Associate Professor Paul Kayes, Kia Maia Ellis and James (Hemi) O’Callaghan will discuss the Ngā Pae o te Māramatanga research project they are leading - “An investigation into the fisheries resources and interests of iwi, hapū and marae within Tauranga Moana and the impacts caused by the grounding of the CV Rena”. This research aims to assess the status of selected taonga shellfish (including pipi, tuatua, kina and pāua) resources within the Rohe Moana o Tauranga Moana, and the impacts caused by the grounding of the cargo vessel Rena on these fisheries and iwi ability to manage them.
In findings published this week, researchers have called for health professionals to look at how they can challenge the inherent racism in New Zealand’s health services and how this affects Māori men. The study by Jacquie Kidd, Veronique Gibbons, Erena Kara, Rawiri Blundell and Kay Berryman is in the latest issue of AlterNative: An International Journal of Indigenous Peoples, published by Ngā Pae o te Māramatanga.
Dr Joseph Te Rito will describe in this seminar the development of a spoken language corpus of the Māori language, and efforts to enhance it for the language’s revitalisation. The spoken corpus is that of the Rongomaiwahine and Ngāti Kahungunu tribes. It is comprised of over 2,000 on-air recordings of elders for whom Māori is their first language. The collection has been created and gathered over the last 25 years by Radio Kahungunu, which Dr Te Rito heads.
Ngā Pae o te Māramatanga (NPM) announces the appointment of two new editors of MAI Journal: A New Zealand Journal of Indigenous Scholarship.
Dr Maria Bargh and Associate Professor Helen Moewaka Barnes take over editorship of the Journal, published by NPM, from Professor Mike Walker and Dr Tracey McIntosh. MAI Journal publishes multidisciplinary peer-reviewed articles around indigenous knowledge and development in the context of Aotearoa New Zealand. The Journal is published online and all content is free to access.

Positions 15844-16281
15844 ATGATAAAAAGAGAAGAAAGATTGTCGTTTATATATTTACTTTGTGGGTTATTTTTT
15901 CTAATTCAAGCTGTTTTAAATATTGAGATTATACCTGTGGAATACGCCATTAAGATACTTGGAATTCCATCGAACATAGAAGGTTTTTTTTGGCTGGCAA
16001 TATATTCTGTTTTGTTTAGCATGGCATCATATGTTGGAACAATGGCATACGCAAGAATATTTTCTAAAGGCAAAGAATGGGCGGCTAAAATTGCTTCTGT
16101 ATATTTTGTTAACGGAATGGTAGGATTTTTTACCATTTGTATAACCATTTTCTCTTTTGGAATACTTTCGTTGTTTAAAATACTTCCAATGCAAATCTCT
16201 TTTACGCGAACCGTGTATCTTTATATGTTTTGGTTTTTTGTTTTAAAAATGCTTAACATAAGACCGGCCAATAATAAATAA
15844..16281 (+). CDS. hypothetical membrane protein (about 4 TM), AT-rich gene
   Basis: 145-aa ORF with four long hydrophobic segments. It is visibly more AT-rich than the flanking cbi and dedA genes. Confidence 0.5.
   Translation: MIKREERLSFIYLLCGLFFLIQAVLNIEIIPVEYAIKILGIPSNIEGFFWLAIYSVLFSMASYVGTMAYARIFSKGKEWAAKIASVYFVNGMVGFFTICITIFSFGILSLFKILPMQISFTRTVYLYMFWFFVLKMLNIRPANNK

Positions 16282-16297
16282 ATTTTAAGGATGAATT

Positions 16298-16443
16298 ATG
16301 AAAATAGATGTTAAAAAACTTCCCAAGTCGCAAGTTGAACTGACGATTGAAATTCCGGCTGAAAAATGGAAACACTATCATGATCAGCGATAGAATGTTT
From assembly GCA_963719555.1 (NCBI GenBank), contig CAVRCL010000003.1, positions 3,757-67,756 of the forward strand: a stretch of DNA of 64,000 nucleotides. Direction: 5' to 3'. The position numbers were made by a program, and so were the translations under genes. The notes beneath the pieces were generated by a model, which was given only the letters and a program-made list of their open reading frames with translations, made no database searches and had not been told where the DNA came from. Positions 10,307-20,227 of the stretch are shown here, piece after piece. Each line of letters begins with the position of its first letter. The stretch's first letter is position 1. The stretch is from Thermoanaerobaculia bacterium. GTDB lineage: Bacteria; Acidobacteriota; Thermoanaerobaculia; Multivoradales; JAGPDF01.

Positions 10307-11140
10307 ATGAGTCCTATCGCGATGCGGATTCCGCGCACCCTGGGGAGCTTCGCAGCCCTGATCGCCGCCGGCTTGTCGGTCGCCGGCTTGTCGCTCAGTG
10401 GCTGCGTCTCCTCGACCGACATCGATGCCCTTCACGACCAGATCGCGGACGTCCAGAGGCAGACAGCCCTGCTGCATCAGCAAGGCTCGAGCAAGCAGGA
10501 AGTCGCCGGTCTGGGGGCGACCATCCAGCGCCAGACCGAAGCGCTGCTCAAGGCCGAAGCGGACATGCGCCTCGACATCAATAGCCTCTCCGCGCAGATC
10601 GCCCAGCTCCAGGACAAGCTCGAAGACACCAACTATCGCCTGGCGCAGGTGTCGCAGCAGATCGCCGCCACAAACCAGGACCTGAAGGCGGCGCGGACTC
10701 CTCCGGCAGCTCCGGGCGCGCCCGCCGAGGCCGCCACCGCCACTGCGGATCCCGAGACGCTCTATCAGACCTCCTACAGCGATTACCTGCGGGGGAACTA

Dr Shaun Ogilvie explored new frontiers of knowledge in this seminar by posing a new approach for the relationship between what are often considered to be two distinct bodies of knowledge: mātauranga Māori and applied ecology.
In new research published this week, the significance of New Zealand’s Whānau Ora policy is examined. The analysis appears in the latest issue of MAI Journal: A New Zealand Journal of Indigenous Scholarship, published by Ngā Pae o te Māramatanga.
Dr Amohia Boulton, Jennifer Tamehana and Dr Tula Brannelly in their paper titled “Whānau-centred health and social service delivery in New Zealand” offer their observations on how important this new policy approach has been, and will be in the coming years.
Renowned Central American literary expert and scholar Professor Arturo Arias will dispel myths surrounding the Maya Calendar, and address wider issues for indigenous cultures in a public lecture Tuesday 12th March.
On 21st December 2012, Maya communities in the Americas celebrated the end of the Fourth Era and welcomed the Oxlajuj B’aqtun, the Fifth Maya Era. However across the planet, from the US to Russia, people panicked at the idea that the world would end “as predicted by Maya astronomers”.
In new research published this week, Associate Professor Rāpata Wiri argues the concept of mana whenua is being deliberately misinterpreted by certain large iwi for their own commercial gain whilst disenfranchising smaller but significant iwi in the Central North Island (CNI).
The findings are in the latest issue of AlterNative: An International Journal of Indigenous Peoples, published by Ngā Pae o te Māramatanga.